NAB's cash earnings are down as royal commission costs rise

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  • In a third quarter update, NAB says cash earnings were down 3% on last year.
  • Revenue was up 1% but expenses rose 2%.
  • Net interest margin declined slightly.

The NAB warned of provisions ahead from the financial services royal commission as the bank recorded a drop in cash earnings for the third quarter.

In a trading update, the bank says Unaudited Cash earnings for the three months to June were $1.65 billion, down 3% on the same period last year. Unaudited statutory net profit was $1.65.

Credit impairment charges rose 9% to $203 million.

CEO Andrew Thorburn says the financial performance in a “challenging operating environment” has been sound.

“Revenue is up, despite elevated short term wholesale funding costs, while asset quality and balance sheet metrics remain strong,” he says.

“As we make progress towards resolving several previously disclosed regulatory compliance investigations, we expect to recognise additional provisions in the 2H18 result, noting there are significant uncertainties in determining a provisioning outcome at this time.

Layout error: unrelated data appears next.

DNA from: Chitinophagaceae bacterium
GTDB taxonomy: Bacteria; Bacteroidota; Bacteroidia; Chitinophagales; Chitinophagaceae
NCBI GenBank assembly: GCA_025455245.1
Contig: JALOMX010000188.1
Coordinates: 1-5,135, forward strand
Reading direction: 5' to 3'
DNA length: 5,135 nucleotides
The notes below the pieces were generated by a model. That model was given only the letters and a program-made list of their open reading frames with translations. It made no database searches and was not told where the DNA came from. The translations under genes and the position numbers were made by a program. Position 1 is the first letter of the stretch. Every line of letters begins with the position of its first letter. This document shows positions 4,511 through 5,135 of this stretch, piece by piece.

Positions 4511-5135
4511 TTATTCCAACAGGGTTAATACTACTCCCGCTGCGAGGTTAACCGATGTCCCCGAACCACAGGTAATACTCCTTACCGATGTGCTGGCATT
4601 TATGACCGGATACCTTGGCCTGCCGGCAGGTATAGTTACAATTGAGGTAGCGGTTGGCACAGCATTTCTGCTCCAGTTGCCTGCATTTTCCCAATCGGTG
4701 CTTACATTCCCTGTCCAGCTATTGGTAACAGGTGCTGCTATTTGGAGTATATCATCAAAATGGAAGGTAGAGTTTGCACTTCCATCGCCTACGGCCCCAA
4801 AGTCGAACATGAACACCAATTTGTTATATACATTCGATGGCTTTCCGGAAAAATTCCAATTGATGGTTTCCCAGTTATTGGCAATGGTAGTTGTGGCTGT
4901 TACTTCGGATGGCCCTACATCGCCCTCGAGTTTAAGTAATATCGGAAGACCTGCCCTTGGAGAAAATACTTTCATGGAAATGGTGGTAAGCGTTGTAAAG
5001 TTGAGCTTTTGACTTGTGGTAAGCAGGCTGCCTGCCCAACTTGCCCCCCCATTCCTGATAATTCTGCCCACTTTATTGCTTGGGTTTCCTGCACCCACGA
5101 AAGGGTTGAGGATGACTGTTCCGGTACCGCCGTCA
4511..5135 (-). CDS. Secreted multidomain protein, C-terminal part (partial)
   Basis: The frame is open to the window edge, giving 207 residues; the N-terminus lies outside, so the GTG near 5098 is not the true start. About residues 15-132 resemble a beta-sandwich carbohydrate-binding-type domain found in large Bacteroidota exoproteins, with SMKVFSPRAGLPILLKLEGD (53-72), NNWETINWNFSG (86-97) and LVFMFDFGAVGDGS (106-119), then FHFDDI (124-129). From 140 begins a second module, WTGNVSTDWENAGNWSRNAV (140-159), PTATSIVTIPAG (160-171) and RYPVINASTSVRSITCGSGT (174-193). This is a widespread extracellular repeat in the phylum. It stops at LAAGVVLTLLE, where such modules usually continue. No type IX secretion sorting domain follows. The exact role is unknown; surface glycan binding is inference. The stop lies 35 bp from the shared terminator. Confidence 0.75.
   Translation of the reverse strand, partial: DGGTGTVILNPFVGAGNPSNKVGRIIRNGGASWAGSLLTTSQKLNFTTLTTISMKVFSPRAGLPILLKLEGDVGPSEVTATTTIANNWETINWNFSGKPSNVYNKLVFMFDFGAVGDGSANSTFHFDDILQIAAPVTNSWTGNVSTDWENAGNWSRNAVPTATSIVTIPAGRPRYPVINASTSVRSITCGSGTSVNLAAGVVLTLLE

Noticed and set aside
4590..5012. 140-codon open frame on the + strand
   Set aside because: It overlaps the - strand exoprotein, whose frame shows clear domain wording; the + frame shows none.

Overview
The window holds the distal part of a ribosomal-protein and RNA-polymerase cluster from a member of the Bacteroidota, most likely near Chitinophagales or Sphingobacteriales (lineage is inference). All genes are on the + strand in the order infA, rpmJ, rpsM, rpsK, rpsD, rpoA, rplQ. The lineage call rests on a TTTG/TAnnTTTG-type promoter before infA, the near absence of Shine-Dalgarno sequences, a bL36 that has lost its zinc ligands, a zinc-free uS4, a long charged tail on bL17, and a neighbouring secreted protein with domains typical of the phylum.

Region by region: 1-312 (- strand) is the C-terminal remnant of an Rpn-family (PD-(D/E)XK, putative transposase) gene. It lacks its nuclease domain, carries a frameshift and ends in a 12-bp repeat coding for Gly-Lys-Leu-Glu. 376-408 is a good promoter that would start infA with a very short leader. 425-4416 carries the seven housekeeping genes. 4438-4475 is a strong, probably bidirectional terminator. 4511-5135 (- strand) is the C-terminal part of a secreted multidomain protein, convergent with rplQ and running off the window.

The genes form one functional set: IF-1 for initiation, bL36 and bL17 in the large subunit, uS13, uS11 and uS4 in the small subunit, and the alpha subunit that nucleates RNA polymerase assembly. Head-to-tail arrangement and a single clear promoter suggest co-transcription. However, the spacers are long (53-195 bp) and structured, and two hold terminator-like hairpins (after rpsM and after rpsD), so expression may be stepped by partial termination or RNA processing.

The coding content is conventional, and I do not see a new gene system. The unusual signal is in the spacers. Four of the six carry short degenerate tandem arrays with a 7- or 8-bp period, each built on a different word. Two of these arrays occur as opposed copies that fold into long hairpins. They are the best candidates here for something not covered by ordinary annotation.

“These additional costs will be excluded from the expense growth guidance of 5%-8% for FY18.

“The Royal Commission is challenging us with its focus on where we have let customers down. We are determined to respond and become a better bank through living our
purpose and values every day.”

Revenue was up 1% due to growth in SME lending within Business & Private Banking and a strong contribution from New Zealand Banking.

The bank’s Net interest margin fell slightly, reflecting elevated short term wholesale funding costs and ongoing intense home loan competition.

Source: NAB

Revenue was up 1% but expenses rose 2% due to higher compliance costs, investment spend was consistent with the accelerated strategy, and increased depreciation and amortisation.

Thorburn says the bank has a long term plan focused on becoming a simpler bank.

“During the quarter we made further progress on our transformation by investing in both productivity and growth initiatives,” he says.

In the financial services royal commission last week, the NAB’s lawyers failed to suppress documents showing possible criminal counts of breaches of the bank’s licence.

The NAB allegedly charged fees for no service to superannuation fund customers, then delayed compensation when it was discovered, failed to report breaches on time and kept back the full extent of the problem of overcharging of customers.

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